One of my favorite ways to add value to someone’s life is referring my mutual friends to one another for collaboration or services. When you connect others, you actually strengthen your own relationship with the people you introduce to each other because you are now top of mind for next time they have someone they can connect YOU with.

Mindset: Journaling, seeking mentorship and community, and reading a TON have helped me immensely with my mindset.

Skillset: Always be learning and improving your skill sets! Free information is everywhere and you can make a lot of progress on your own just being scrappy and doing your research online, BUT there is huge value in joining paid programs too. What you receive from paid programs is PERSPECTIVE and a filter for organizing all the information out there so you can skip a lot of trial & error.

Build short breaks into the day.

Jerome Knyszewski: Which tips would you recommend to your colleagues in your industry to help them to thrive and not “burn out”?

Ellen Yin:

1) Stop letting your schedule be run by other people’s urgencies. Get really clear on what it is you want to accomplish, and filter every task or meeting that comes your way by asking yourself: Is this thing only important and urgent right now, or does it have long-term significance in my business? If I do this thing today, will it create more time in my business tomorrow, or will it continue to suck up my time? Significance has become the key priority I make my decisions from these days.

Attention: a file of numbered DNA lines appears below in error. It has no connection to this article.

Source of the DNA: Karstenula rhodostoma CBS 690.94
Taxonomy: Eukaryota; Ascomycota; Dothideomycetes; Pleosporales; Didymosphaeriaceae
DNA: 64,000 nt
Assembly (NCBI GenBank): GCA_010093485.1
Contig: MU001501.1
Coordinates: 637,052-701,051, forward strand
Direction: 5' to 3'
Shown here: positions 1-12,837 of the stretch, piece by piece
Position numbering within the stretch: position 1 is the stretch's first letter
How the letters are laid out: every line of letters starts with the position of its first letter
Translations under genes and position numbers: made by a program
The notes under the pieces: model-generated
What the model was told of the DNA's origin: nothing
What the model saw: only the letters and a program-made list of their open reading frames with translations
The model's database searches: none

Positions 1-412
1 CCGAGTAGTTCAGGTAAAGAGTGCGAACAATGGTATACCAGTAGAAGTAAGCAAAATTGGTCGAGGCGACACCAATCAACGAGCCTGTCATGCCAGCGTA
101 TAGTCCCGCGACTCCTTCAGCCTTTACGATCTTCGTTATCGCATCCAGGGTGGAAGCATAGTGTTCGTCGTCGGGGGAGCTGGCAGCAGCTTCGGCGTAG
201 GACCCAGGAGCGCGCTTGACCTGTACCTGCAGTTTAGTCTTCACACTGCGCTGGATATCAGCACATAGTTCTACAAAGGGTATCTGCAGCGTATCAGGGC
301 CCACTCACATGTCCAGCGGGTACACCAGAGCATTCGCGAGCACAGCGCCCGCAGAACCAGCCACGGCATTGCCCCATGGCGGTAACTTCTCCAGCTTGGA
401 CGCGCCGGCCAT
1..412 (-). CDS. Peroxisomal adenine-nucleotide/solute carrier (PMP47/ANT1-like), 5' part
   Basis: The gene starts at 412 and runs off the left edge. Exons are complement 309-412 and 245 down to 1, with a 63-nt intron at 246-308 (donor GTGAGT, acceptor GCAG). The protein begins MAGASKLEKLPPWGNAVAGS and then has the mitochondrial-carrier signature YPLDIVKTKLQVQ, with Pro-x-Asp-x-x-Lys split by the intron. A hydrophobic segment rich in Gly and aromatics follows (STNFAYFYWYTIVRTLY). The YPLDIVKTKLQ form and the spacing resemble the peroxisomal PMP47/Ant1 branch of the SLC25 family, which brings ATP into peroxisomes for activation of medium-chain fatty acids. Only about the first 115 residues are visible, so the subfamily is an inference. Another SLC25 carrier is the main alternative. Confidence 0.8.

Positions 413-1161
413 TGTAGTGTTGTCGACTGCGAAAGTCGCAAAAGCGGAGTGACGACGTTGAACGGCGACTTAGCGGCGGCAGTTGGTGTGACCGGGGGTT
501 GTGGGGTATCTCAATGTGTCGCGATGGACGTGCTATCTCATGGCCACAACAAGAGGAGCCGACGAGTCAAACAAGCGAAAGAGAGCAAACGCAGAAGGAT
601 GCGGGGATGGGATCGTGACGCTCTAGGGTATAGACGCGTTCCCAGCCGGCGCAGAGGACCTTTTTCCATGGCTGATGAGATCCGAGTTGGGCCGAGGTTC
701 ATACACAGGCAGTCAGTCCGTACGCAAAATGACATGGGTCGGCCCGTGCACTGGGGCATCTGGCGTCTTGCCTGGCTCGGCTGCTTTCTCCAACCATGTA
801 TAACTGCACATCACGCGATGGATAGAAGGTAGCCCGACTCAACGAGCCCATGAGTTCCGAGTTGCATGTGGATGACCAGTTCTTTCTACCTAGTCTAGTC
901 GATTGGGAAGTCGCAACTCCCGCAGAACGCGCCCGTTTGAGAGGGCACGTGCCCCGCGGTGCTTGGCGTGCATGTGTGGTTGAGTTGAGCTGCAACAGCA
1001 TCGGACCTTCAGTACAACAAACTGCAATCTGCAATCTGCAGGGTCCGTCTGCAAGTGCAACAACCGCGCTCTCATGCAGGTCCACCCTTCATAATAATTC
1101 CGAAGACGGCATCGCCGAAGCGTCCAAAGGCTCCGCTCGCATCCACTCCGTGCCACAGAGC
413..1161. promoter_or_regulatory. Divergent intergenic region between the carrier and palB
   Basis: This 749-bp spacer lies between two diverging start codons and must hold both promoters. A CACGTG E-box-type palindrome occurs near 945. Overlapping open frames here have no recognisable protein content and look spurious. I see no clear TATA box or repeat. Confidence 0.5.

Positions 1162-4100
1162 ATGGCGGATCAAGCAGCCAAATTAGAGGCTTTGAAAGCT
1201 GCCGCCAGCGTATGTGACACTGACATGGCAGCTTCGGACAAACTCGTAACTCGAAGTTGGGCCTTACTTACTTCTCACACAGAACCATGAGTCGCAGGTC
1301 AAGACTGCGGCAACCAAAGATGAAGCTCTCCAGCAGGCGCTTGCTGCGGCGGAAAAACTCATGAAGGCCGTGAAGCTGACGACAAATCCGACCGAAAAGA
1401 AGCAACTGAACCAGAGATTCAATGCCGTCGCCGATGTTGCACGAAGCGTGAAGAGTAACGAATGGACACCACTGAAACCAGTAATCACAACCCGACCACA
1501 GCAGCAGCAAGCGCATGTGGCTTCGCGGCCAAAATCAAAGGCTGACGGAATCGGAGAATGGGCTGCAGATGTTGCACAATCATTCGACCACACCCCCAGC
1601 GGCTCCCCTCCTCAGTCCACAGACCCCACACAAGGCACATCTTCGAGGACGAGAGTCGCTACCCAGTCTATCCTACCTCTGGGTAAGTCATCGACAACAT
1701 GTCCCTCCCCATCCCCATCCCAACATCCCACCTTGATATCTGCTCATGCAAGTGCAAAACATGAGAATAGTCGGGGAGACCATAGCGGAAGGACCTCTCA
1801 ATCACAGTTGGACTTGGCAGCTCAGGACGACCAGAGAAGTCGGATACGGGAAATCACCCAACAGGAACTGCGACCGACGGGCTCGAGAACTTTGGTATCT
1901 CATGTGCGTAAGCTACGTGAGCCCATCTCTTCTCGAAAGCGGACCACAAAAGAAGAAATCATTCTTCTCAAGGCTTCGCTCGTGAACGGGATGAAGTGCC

2) Build short breaks into the day. Schedule yourself an actual lunch and eat away from your computer. Block out 10 minutes for a walk up and down the street and stick to it like you would any other meeting. Some of our best thinking happens in the pause, and self-care doesn’t have to be extravagant or complicated. If you can’t take two weeks off yet like I did, take two minutes off multiple times a day. The important thing is that there is intentional rest and pause in your routine.

Jerome Knyszewski: What are the most common mistakes you have seen CEOs & founders make when they start a business? What can be done to avoid those errors?

Ellen Yin: The biggest mistake I see CEOs & Founders make when they start a business is trying to do too many things and help too many different types of people with too many offers.

Clarity + consistent action in one direction will create way bigger impact and momentum.

I teach a formula called “Power of One” > that means your message and product or service should be tailored to helping only ONE identity, with ONE clear desired result, and ONE big problem standing in the way of getting what they want.

Clarity + consistent action in one direction will create way bigger impact and momentum. Ellen Yin

Jerome Knyszewski: In your experience, which aspect of running a company tends to be most underestimated? Can you explain or give an example?

Ellen Yin: The learning curve of being a good leader: hiring, firing, emotional intelligence, navigating different communication styles, cultivating a positive team culture etc. You can read all the books in the world on these subjects, but I think the only way to really learn is to practice, make mistakes, and pivot.

Jerome Knyszewski: You are a person of great influence. If you could start a movement that would bring the most amount of good to the most amount of people, what would that be? You never know what your idea can trigger. 🙂

Ellen Yin: To provide female entrepreneurs of all walks of life, in all locations, and from all socioeconomic backgrounds, more equitable ACCESS to live mentorship, community, and education outside of traditional school systems through a networking + media platform.

Jerome Knyszewski: How can our readers further follow you online?

Ellen Yin: Follow me and Cubicle to CEO here:

The Cubicle to CEO Podcast



Clubhouse: @ellenyin

Jerome Knyszewski: This was very inspiring. Thank you so much for the time you spent with this!